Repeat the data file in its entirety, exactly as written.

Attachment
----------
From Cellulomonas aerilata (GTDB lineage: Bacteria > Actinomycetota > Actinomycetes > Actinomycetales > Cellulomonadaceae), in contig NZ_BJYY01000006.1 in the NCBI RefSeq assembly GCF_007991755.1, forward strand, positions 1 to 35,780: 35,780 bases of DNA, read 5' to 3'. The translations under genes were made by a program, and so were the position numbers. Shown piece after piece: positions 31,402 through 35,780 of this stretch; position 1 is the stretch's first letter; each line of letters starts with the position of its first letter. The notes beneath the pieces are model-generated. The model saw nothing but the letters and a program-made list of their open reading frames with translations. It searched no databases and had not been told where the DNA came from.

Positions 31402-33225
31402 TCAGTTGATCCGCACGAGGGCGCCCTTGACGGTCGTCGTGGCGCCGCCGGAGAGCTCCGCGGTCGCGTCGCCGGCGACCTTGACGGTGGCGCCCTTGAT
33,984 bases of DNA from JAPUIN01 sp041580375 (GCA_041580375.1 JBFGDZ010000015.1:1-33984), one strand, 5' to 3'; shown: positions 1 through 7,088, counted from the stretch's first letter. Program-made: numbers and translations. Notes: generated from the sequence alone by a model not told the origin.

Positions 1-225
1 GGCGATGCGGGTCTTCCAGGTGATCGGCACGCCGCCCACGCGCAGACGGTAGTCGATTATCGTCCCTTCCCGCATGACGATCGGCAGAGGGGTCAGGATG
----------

From Cellulomonas aerilata (GTDB lineage: Bacteria > Actinomycetota > Actinomycetes > Actinomycetales > Cellulomonadaceae), in contig NZ_BJYY01000006.1 in the NCBI RefSeq assembly GCF_007991755.1, forward strand, positions 1 to 35,780: 35,780 bases of DNA, read 5' to 3'. The translations under genes were made by a program, and so were the position numbers. Shown piece after piece: positions 31,402 through 35,780 of this stretch; position 1 is the stretch's first letter; each line of letters starts with the position of its first letter. The notes beneath the pieces are model-generated. The model saw nothing but the letters and a program-made list of their open reading frames with translations. It searched no databases and had not been told where the DNA came from.

Positions 31402-33225
31402 TCAGTTGATCCGCACGAGGGCGCCCTTGACGGTCGTCGTGGCGCCGCCGGAGAGCTCCGCGGTCGCGTCGCCGGCGACCTTGACGGTGGCGCCCTTGAT
33,984 bases of DNA from JAPUIN01 sp041580375 (GCA_041580375.1 JBFGDZ010000015.1:1-33984), one strand, 5' to 3'; shown: positions 1 through 7,088, counted from the stretch's first letter. Program-made: numbers and translations. Notes: generated from the sequence alone by a model not told the origin.

Positions 1-225
1 GGCGATGCGGGTCTTCCAGGTGATCGGCACGCCGCCCACGCGCAGACGGTAGTCGATTATCGTCCCTTCCCGCATGACGATCGGCAGAGGGGTCAGGATG